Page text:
An employee complained to me that a coworker frequently yells at the employee for parking in the wrong spot and says that the coworker is “discriminating” against him by yelling at him. What, if anything, do I need to do to address this complaint?
Employee workplace complaints are not a new phenomenon and very frequently employees use terms like “discrimination,” “retaliation,” “harassment,” or “hostile work environment” when making the complaint.
But at what point is an employer obligated to take action based upon the complaint and the language used?
To understand employer obligations, it is important to know the legal significance of these words and their proper legal context. We can start with defining what is unlawful in the workplace.
Both federal and California laws prohibit discrimination, harassment and retaliation in the workplace based upon an employee’s protected class, such as their age, race, sex, gender identity, disability or religion.
- Discrimination occurs when an employer takes a negative employment action against an employee based, at least in part, upon an employee’s protected class.
- Harassment occurs when an employee is subjected to unwelcome and unwanted conduct that is severe and pervasive based upon the employee’s protected class.
- Lastly, retaliation occurs when an employer takes a negative employment action against an employee based, at least in part, on an employee engaging in a protected activity, such as complaining about unlawful harassment and discrimination.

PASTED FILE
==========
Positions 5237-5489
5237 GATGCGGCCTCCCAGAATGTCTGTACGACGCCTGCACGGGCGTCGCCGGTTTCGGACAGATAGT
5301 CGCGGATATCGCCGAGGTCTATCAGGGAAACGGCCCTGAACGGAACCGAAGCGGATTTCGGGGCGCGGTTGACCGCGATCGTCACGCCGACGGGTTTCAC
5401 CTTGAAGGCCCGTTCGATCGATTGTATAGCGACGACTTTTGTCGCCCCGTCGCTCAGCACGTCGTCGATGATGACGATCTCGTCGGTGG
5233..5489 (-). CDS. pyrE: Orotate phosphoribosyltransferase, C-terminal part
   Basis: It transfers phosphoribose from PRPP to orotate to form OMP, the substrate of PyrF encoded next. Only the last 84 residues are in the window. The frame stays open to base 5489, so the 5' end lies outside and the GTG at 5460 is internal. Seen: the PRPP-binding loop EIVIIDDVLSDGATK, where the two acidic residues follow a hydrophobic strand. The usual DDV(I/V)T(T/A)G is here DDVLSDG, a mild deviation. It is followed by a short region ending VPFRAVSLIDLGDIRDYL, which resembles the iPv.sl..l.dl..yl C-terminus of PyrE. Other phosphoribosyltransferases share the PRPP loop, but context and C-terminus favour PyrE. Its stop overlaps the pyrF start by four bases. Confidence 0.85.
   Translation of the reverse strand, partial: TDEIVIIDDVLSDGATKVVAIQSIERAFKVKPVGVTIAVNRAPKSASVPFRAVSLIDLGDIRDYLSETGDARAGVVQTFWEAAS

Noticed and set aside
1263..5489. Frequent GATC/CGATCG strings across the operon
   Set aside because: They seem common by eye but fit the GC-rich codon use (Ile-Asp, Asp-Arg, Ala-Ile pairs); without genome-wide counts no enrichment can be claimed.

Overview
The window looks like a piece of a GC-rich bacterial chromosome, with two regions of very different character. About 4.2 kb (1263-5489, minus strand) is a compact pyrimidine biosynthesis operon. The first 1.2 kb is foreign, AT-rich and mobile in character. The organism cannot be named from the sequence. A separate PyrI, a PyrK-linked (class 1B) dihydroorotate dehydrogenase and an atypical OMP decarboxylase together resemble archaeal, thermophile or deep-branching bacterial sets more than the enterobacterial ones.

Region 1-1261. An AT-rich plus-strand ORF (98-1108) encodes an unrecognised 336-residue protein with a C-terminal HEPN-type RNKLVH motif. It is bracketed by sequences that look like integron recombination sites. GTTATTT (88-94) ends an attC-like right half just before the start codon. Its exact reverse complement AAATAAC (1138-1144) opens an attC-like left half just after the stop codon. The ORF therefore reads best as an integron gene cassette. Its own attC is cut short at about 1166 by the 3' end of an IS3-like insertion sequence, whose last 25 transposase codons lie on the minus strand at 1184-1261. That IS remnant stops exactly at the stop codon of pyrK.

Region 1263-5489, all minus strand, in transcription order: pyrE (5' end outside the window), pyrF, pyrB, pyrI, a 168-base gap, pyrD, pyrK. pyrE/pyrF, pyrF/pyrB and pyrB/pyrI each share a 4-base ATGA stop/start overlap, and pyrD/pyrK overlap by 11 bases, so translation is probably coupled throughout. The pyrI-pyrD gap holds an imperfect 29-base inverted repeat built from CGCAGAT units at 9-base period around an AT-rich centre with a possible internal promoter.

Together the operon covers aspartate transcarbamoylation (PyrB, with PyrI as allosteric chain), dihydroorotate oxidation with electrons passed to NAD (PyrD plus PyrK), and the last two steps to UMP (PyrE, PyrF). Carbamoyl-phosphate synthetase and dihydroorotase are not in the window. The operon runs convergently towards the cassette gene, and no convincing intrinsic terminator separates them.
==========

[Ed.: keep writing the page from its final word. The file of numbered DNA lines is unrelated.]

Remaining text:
Using the example above, we now know how we can frame our questions when speaking with the employee after they raise their complaint, such as asking why the employee thinks the coworker is “discriminating” against him.
Whether the employee says the “discrimination” was based upon a protected class will determine whether an employer has a further obligation to investigate the complaint.
Under California law, an employer has an obligation to promptly, impartially and thoroughly investigate any complaint of unlawful discrimination, harassment or retaliation.
All parties to the complaint are entitled to appropriate due process, which generally means giving notice of the allegations, providing each party the opportunity to respond, interviewing relevant witnesses and reviewing relevant documents identified by the parties.
Once the investigation is complete, the employer must determine whether the alleged conduct occurred based upon a preponderance of evidence standard — meaning is it more likely than not that the conduct occurred?
Employers also must include investigation procedures in their discrimination, harassment and retaliation policy. The policy should state where complaints can be made, that the employer will investigate the complaint in compliance with the law and that the complaint will be kept as confidential as possible.
Using our example above, even if the employee is not complaining about any unlawful discrimination, harassment or retaliation, the complaint still may implicate an employer’s internal policy, such as codes of conduct, professionalism, or even anti-bullying or workplace violence prevention policies.
Although an employer does not have an obligation to investigate complaints that do not involve unlawful discrimination, employers should still investigate any complaint that may involve other policies because employers should seek to uniformly enforce their internal policies.
In this case, the employer has discretion about whether to conduct an investigation as well as any disciplinary action they may need to take for any policy violations arising from the conduct.
Matthew J. Roberts, Employment Law Counsel/Subject Matter Expert
CalChamber members can read more about Types of Discrimination in the HR Library. Not a member? See how CalChamber can help you.